In this issue
“Extradition: UK law and practice” - House of Lords Report
European Court Intervenes Against the UK in Whole Life Tariff Test Case
Russia and INTERPOL Red Notices
Schengen Information System II
Proportionality and Sentencing in Extradition Cases
Extradition and Victims of Trafficking
Cooper's Casebook
Kandola & Others v Germany & Another
Hungary: Overcrowded Prisons and Article 3
Interpol Red Notices and Russian Clients - A Seminar
Schengen Information System II
Mary Westcott
Mary Westcott

Schengen Information System II (“SIS II”)


As a non-Schengen member state, the UK retains control over its own borders.  Until recently this meant that the UK did not have access to the second-generation information sharing system “SIS II”. 


SIS II is designed to collect and exchange information relating to immigration, policing and criminal law.  This includes real time alerts issued for missing persons and property.  Police stations and consulates across the system can access a shared database extending far beyond the UK Police National Computer.  The new system can store biometric data to be used in unilateral searches.  The major development for extradition is that SIS II allows EAWs to be shared electronically in real time.


Judges, Ministers and commentators agree that access to SIS II data is likely to lead to a sharp increase in extradition requests to the UK.  SIS II is set to become the principal way in which the UK transmits and receives EAWs. According to Immigration Minister, James Brokenshire, SIS II:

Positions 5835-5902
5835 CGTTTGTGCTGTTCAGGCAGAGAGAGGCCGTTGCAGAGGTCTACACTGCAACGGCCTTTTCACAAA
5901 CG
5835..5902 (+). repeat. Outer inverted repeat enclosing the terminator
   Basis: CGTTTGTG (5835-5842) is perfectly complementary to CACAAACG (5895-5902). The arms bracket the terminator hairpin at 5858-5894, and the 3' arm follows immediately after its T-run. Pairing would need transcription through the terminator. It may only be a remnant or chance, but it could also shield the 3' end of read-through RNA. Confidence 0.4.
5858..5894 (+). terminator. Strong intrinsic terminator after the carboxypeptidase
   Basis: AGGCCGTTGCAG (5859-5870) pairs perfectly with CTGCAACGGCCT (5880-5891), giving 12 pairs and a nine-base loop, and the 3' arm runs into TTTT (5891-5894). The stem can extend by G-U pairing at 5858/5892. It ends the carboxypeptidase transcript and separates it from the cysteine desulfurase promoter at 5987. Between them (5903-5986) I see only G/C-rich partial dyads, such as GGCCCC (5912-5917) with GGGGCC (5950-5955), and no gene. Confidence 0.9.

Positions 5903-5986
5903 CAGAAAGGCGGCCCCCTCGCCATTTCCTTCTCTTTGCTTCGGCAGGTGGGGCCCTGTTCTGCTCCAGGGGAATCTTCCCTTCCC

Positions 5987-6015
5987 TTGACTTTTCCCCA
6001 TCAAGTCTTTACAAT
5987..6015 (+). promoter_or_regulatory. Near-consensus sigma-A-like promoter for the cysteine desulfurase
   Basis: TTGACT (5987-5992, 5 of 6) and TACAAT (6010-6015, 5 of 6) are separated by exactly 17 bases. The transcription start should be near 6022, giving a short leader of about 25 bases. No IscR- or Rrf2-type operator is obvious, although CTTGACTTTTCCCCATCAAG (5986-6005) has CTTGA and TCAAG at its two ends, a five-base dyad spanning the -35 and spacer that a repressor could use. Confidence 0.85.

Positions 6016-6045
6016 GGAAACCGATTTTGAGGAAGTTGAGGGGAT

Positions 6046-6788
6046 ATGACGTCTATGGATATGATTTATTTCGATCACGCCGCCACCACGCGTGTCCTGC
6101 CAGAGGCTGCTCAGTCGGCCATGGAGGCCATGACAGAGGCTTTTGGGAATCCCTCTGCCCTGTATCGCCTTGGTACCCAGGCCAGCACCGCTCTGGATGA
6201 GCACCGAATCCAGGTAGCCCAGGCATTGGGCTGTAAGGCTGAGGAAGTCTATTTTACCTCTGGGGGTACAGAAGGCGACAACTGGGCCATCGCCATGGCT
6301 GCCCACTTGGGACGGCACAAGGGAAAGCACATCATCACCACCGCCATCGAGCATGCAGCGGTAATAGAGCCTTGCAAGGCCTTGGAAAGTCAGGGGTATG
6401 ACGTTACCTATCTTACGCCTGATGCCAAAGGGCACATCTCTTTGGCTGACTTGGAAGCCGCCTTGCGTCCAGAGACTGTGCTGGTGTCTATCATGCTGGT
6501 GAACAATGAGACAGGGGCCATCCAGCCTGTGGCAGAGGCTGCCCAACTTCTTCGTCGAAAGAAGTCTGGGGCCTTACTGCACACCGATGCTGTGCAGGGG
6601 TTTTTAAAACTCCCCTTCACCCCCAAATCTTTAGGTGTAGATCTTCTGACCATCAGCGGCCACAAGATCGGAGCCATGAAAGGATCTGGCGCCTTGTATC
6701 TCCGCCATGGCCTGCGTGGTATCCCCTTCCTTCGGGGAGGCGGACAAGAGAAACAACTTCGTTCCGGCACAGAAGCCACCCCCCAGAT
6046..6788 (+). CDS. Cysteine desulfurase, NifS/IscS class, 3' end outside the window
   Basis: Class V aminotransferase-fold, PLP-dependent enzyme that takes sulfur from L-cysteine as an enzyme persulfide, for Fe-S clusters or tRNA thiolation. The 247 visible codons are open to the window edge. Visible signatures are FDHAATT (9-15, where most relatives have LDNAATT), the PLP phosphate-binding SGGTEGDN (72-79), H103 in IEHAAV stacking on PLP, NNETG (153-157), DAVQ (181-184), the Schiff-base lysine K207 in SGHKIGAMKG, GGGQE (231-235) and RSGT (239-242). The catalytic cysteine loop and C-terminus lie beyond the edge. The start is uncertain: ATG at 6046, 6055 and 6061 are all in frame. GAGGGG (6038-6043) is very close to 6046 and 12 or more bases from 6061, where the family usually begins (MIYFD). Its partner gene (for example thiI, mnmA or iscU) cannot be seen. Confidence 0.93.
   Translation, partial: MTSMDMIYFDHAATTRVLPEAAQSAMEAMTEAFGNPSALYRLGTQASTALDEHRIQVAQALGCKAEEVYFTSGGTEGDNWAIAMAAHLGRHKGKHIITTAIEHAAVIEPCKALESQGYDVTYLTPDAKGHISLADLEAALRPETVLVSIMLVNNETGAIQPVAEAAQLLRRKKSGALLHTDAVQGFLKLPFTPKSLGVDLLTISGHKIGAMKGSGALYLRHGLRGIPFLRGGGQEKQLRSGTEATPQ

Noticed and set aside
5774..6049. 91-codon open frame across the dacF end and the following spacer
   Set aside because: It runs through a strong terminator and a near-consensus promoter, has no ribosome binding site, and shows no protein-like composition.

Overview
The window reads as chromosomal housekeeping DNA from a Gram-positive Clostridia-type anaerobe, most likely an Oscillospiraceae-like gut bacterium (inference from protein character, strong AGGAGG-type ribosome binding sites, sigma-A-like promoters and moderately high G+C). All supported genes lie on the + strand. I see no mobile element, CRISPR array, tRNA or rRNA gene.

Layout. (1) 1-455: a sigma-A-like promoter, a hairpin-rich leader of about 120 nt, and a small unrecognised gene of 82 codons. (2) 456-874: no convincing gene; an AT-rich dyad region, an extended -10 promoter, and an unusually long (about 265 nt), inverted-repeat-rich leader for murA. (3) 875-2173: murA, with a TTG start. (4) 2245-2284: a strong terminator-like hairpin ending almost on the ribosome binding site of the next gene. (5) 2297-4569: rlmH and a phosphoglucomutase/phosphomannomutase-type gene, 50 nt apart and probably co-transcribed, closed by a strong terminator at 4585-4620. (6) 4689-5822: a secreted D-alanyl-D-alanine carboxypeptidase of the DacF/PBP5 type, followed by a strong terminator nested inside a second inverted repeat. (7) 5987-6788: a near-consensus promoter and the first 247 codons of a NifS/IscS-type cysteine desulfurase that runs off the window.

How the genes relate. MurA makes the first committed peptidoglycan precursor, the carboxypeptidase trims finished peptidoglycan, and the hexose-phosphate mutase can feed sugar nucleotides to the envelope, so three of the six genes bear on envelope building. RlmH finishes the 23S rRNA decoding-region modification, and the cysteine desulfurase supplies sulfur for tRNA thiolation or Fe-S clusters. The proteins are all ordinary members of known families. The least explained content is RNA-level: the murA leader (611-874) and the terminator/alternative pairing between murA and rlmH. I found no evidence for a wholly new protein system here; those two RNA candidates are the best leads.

"… will give us access to alerts that could help prevent terror attacks, trace vulnerable people, bring offenders back to the UK to face justice, and stop dangerous foreign criminals before they reach our shores.


There is widespread concern that the increase in EAW cases may become unmanageable.  The new speedy system might fetter or even sacrifice pre-certification scrutiny of EAWs.  It is not known whether or not the NCA have allocated any additional resources to cater for an increase in cases.


A tangible benefit to individuals could be the capacity to “flag” EAWs which have been refused in one jurisdiction, in order to reduce the risk of a person being arrested due to the same EAW in another jurisdiction.  Although any such system would only work by one state would automatically following another state’s decision to discharge.


SIS II is one of the relative few measures subject to this Government’s 2014 / 2015 “Opt Out” / “Opt In” hokey-kokey.  It remains relatively opaque despite being around, in draft form at least, since 2007. 


Although the UK technically accedes to SIS II on 13 April 2015, much of the practical integration has already begun.  Final accession will depend upon the results of an evaluation visit by the Council of the EU due on October 2015 and a subsequent report.


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